Sony's Jim Ryan: Call of Duty downgrade would irreparably harm PlayStation

Sony Interactive Entertainment CEO Jim Ryan claims that PlayStation would 'never recover' if Microsoft released a downgraded Call of Duty on PlayStation.

2 minutes & 16 seconds read time

A lower-quality Call of Duty game could ruin the PlayStation business, Sony's Jim Ryan told UK regulators at the Competition and Markets Authority.

Sony's Jim Ryan: Call of Duty downgrade would irreparably harm PlayStation 1

The CMA recently filed an amended version of its provisionary findings report, and the new revision made some waves. The new report states that the UK regulator no longer believes Microsoft has the incentive or ability to withhold mega-hits like Call of Duty from PlayStation. The CMA has determined the downside of losing out on PlayStation revenues is just too high.

Sony's legal counsel opposes the CMA's new provisionary findings and has identified and explained four key errors with the CMA's data model that was used to make the agency's determination.

Another major point that Sony's counsel continues to make is the possibility that Microsoft will downgrade Call of Duty on PlayStation, and release an inferior product for Sony's rival platform, thereby triggering partial foreclosure strategies that attempt to sabotage the game's performance on PlayStation consoles. This is the second time that Sony has mentioned this particularly nefarious strategy.

Sony Interactive Entertainment CEO Jim Ryan takes things even farther, arguing that an inferior version of Call of Duty on PlayStation would permanently damage the games business.

Any degradation in the price, performance, or quality of play on PlayStation or any delays on release would quickly harm SIE's reputation and cause a loss of engagement and of players.

As SIE's CEO, Jim Ryan, explained to the CMA at the Remedies Hearing, if PlayStation received a degraded version of Call of Duty, it would "seriously damage our reputation. Our gamers would desert our platform in droves and network effects would exacerbate the problem. Our business would never recover."

This appears to ignore the enormous reputational harm that Microsoft would suffer in the process of undercutting its rival with a lower-end version of the same game.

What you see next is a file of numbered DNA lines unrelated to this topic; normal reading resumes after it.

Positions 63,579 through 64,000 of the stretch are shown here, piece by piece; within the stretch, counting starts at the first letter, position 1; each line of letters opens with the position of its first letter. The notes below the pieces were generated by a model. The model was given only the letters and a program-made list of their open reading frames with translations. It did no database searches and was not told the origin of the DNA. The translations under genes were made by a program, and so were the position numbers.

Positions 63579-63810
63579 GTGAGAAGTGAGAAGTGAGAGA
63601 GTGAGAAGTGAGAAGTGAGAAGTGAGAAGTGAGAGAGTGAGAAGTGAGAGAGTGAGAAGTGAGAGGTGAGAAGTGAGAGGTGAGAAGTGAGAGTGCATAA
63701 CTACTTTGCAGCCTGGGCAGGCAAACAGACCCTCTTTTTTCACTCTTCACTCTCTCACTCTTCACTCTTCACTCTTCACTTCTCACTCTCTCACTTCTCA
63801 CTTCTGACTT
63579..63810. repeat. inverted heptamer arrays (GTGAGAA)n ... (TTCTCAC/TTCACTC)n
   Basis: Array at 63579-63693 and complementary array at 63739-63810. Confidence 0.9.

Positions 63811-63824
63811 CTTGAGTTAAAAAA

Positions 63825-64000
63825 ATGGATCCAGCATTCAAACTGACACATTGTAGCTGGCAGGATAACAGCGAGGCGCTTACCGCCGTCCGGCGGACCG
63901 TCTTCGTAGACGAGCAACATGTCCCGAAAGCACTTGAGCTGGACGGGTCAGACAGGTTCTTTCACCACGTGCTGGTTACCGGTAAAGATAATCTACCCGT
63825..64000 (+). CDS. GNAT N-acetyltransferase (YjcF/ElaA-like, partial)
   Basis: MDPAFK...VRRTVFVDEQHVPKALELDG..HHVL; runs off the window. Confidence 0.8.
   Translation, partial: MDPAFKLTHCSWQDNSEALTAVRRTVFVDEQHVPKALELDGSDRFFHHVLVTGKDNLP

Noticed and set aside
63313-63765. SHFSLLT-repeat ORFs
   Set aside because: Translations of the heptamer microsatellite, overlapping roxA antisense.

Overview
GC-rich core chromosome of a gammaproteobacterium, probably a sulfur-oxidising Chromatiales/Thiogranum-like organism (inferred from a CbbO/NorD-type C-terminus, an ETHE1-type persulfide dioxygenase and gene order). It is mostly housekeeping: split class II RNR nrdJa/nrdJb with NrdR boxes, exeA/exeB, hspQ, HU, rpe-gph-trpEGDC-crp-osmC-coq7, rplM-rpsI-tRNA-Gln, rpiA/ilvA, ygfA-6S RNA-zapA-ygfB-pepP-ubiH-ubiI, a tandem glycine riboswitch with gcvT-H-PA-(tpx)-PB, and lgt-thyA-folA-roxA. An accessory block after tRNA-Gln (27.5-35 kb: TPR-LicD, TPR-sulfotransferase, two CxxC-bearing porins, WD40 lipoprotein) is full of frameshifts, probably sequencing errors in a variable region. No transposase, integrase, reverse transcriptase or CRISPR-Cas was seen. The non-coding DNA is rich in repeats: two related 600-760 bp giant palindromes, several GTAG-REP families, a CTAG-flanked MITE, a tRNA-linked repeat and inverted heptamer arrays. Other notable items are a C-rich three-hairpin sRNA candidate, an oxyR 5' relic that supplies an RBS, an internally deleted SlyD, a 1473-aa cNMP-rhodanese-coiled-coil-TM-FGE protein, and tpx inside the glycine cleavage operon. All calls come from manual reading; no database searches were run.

It's true that the Xbox Series X is theoretically more powerful than the PlayStation 5, but besides smaller spec differences and haptic feedback integration, the two platforms are largely the same insofar as capabilities. It's true that the two platforms have quite different SDK software development systems, with the PS5 using a forked version of Linux and the Xbox Series consoles using Windows OS, but ultimately developers like Activision have found fantastic common ground between the two systems and have created multiple games that attempt to flex the power of each.

It is highly unlikely that Microsoft would purposefully degrade, downgrade, or sabotage a game to make it run worse on PlayStation in an attempt to get people to switch to Xbox, especially considering Xbox is no longer a console platform and more of an ecosystem of services and content that spans multiple platforms--Xbox is on PCs, consoles, and even mobile phones and TVs through its game streaming subscription.

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Derek joined the TweakTown team in 2015 and has since reviewed and played 1000s of hours of new games. Derek is absorbed with the intersection of technology and gaming, and is always looking forward to new advancements. With over six years in games journalism under his belt, Derek aims to further engage the gaming sector while taking a peek under the tech that powers it. He hopes to one day explore the stars in No Man's Sky with the magic of VR.

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